This radical religious sect had an outsized impact on British political culture
Yesterday we celebrated one great newspaper anniversary, today comes another – for it’s 200 years since a group of liberal Manchester businessmen got together to bring us The Guardian.
The paper’s origins lie with a small religious sect, during a period when, as Robert Tombs put it, English politics was “a branch of theology rather as twenty-first-century politics is a branch of economics”. On the one hand were the Whigs, with the support of low church Protestants, including nonconformists, and on the other the high church Anglican Tories. Britain’s political divisions — indeed even our political geography — dates from this original culture war within Protestantism.
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The Tories would become the Conservatives, while the nonconformist tradition would form the backbone of the British Left, bequeathing it “campaigning militancy, a self-image of anti-Establishment rebellion, a view of politics as moral struggle (as opposed to ‘the art of the possible’)… and sectarian suspicion of the motives of opponents.”
Among the most influential of these Protestant sects was perhaps the most radical of all, the Unitarians, a group so controversial (by Protestant standards) that that they did not even believe in the Trinity.
Originally persecuted for their theological proximity to Judaism, Unitarians would become the most enthusiastic Christian Zionists in the 19th century, agitating for a Jewish homeland before it was fashionable (no one would accuse the paper of being vehemently Zionist today). They also “formed the intellectual core of religious and political radicalism,” according to Tombs, having a lasting influence even after the churches had emptied.
Like the Quakers, the Unitarians tended to have liberal social views, and many sympathised with the French revolution; Joseph Priestley, who discovered oxygen, had his Birmingham laboratory burned down by a “king and country” (ie Right-wing) mob.
Also like the Quakers, they were good at making money, largely because they prized literacy, and in particular promoted knowledge societies where people discussed ideas. Joseph Henrich looked at data from 18th and 19th century Britain and found that “regions infused with Unitarian congregations were nearly four times more likely to develop a knowledge society than were other regions.”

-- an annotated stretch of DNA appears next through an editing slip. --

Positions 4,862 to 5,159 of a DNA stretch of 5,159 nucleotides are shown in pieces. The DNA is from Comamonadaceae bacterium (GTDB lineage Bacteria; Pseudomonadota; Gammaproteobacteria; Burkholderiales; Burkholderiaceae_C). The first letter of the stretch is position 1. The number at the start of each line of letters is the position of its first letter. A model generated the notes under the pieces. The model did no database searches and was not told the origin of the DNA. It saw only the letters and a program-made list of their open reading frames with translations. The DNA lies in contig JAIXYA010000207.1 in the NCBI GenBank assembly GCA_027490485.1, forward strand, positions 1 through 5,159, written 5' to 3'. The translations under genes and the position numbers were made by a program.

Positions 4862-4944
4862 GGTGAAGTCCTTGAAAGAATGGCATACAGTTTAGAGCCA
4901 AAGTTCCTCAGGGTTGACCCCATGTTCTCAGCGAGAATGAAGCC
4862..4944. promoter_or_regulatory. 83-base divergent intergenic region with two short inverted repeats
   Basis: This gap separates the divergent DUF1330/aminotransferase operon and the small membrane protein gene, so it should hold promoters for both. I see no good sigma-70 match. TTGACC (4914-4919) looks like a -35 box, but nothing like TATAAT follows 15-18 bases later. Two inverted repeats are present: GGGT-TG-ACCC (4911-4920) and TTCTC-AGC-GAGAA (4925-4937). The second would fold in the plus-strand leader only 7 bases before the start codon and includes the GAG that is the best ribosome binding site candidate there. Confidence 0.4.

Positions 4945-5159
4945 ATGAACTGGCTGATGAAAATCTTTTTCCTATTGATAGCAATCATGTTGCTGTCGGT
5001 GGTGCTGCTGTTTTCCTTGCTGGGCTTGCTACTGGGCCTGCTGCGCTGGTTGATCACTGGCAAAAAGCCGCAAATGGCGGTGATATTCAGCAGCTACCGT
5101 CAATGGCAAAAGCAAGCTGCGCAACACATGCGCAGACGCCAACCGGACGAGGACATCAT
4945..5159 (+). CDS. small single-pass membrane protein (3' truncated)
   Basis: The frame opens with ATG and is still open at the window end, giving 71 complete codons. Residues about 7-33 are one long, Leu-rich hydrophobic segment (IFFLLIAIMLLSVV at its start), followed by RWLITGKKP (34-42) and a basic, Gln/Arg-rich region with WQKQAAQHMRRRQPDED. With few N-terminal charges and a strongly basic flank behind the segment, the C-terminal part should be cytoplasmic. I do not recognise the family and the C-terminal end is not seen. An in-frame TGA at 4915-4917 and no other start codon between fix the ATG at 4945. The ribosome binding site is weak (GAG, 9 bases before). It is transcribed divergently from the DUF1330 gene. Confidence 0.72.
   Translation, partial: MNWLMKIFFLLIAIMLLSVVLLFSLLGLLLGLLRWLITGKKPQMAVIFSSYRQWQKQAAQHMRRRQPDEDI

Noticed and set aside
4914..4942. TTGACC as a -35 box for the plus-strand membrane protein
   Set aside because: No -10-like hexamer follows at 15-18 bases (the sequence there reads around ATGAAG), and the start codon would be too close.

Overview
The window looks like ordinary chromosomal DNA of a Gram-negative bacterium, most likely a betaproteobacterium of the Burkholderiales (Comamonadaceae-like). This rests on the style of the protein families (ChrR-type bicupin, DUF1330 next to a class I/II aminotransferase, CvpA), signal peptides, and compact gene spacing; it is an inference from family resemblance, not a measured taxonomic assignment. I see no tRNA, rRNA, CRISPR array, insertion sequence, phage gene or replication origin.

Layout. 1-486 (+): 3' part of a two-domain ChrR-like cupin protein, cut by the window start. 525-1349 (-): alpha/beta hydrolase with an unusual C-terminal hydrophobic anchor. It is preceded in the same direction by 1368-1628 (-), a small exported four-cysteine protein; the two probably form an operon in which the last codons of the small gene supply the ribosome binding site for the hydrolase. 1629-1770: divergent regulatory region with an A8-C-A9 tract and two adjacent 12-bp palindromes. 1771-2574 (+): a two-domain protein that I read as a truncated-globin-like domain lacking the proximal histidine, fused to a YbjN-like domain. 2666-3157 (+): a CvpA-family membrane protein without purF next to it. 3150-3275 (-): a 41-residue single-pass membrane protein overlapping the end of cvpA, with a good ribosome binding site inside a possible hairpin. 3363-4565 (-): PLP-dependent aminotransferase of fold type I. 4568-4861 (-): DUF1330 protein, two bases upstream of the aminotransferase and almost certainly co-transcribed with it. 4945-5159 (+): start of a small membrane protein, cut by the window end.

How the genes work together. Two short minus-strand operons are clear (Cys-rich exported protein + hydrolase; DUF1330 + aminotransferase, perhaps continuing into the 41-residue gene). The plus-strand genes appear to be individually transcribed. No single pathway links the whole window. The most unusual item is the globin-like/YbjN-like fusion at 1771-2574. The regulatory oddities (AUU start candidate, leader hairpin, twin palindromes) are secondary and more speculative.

But it wasn’t until the end of the Napoleonic War, aggravated by a volcanic eruption, that the Unitarians began to organise politically. By the end of 1816, there were mass petitions calling for cheaper food, the centre of agitation being in Manchester. Increasing numbers of mass meetings were arranged until a “great assembly” was organised in 1819 in the city’s St Peter’s Field’s – which ended with the infamous Peterloo massacre.
Although the idiotic Prince Regent congratulated the magistrate responsible, Peterloo provoked outrage, especially after the authorities arrested The Times correspondent, John Tyas. (My great-great-great-grandfather. Yes, Gregory Clark was really onto something.)
Instead the Times published an account by a local journalist, John Edward Taylor, a Unitarian who was part of a network of liberal nonconformists in the city. This group, “the Little Circle”, were agitated by a number of issues, including not just poverty but voting reform. Manchester, with over 100,000 people, had no MPs at the time while the rotten borough of Old Sarum — population: seven — had its own representative. These whinging Lefties for some reason thought this was unfair and, on 5 May, 1821, a new paper came out to reflect their agenda — The Manchester Guardian.
Anyway, happy birthday to a great British institution!